Leaving Stuff Behind

text and photographs by Jessica Stammen

It is when you have nothing that you have everything.  It is debatable though widely believed that the Mandarin character for catastrophe is comprised of separate components that signify both crisis and opportunity, and while some women would call traveling for two full weeks with just one small backpack a crisis, I call it opportunity.  An opportunity to get just a little closer to having everything.

I experience immense joy and satisfaction when traveling light – and ok, maybe a little pride.  I spent the bulk of March in Costa Rica.  Before my departure from Logan I noted with a huge smile that the bag I packed for more than two weeks was smaller than most my fellow passenger’s carry-ons.  Giggling, I propped it up proudly in the breezeway between terminals A and B and conducted a photo shoot as bulkier luggage, like awkward older siblings, rolled by.  I hopped on my flight with just what fit into the same small backpack I take, almost full, to the gym for an hour’s workout.

And by workout I mean playtime. At the gym I run, I skip, I jump.  I do handstands.  I laugh a lot, mostly at myself.  Having an attitude of play is a choice.  I am a recovering gym-addict-for-all-the-wrong-reasons and so I am intentional about this in the same way I am about traveling light – or taking a vacation in the first place, a definite period of time devoted to pleasure, rest or relaxation.

Whether at the gym or in Costa Rica there is a temptation to bring daily drudgery, worry, guilt, and exhaustion along.  These are the couple extra pounds on our bodies or in our bags that put us over the limit before treadmills or frequent flier miles even begin.  At counters across the country we stuff excess into our carry-ons to avoid a $50 fee.  But who are we fooling?  We’re still left schlepping it along through security.  Forget terrorist threats; this is the real crisis.

Why not leave stuff behind?

When I left for Costa Rica the hairdryer, energy bars, ipod, headphones, backup headphones, extra pair of socks and jumprope came out of the gym bag.  I mostly limited my clothing to what could be layered on my body during the plane ride.  All I packed were bathing suits and books.  (Yes, traveling south facilitates minimalist packing.)  With my camera, sketchbook and a ziplock full of powder to mix my morning green drink I was ready to go, ready to leave everything else behind, ready to get away.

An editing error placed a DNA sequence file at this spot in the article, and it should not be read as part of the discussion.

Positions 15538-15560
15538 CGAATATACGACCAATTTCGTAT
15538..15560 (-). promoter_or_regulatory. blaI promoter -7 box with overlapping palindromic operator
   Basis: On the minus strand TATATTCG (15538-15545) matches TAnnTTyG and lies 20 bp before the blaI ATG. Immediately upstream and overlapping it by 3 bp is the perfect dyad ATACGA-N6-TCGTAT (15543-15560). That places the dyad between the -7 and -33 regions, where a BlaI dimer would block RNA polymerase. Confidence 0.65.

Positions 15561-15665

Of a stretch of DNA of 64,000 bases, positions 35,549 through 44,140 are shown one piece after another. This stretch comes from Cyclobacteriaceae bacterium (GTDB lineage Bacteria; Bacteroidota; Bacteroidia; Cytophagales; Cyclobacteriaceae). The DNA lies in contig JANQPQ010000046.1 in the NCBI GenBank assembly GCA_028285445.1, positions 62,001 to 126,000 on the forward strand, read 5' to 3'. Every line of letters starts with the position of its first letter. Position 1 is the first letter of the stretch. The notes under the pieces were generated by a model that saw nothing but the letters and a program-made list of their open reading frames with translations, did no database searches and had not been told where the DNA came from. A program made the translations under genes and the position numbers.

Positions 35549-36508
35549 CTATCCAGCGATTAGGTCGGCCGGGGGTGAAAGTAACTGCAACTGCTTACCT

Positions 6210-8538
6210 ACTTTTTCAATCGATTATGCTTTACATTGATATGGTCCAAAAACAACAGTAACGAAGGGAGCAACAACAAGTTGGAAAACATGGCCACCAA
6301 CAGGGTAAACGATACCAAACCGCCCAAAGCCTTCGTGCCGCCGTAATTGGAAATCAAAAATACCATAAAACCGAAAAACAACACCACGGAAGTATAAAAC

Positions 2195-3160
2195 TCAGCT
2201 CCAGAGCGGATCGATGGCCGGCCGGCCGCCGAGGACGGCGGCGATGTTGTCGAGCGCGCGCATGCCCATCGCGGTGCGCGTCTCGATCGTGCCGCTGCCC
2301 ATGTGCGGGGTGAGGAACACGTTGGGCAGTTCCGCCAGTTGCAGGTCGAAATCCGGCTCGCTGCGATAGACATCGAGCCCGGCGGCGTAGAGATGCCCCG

And while getting away is important, getting to – to a place – is equally so.

After my flight arrived in San Jose at 1:30 in the morning (God bless those budget airline schedules); after I procrastinated my way through immigration and customs to delay the long wait before Hertz opened at six; after I made the winding drive out of the mountains and towards the coast while bus drivers passed truckers who were at the same time passing me; after wandering through the mercado in Santa Cruz delirious from a mixture of sleep deprivation and the joy of finding huge bunches of cilantro for fifty cents; after turning down one dirt road to another, to another; after all this I pulled into la casa de mi tio, a vacation spot my Uncle Chuck has owned for nearly twenty years.

Before gazing out at an expansive view of the Pacific; before standing on the seventy-foot bluff and feeling the power of the waves crashing below; before weaving through the scattered palm trees in the yard; before cooling off in the pool and relaxing in the shade of the ranchero; before walking the short path leading unsuspectingly to all this… a wall greets me with the casa’s name in hand painted letters: Coco Flotante.  Indeed, after all that and before all this, I am a floating coconut, weary and wanting to be washed ashore.

Finally, I am here.  There’s no-thing for me to unpack; I am free to unfold myself into all the possibilities of this time and place.

They say kids who play with blocks, legos and erector sets instead of television and video games develop a greater capacity for imagination, creativity, resourcefulness, and resilience.  Traveling light is like playing with blocks instead of watching TV.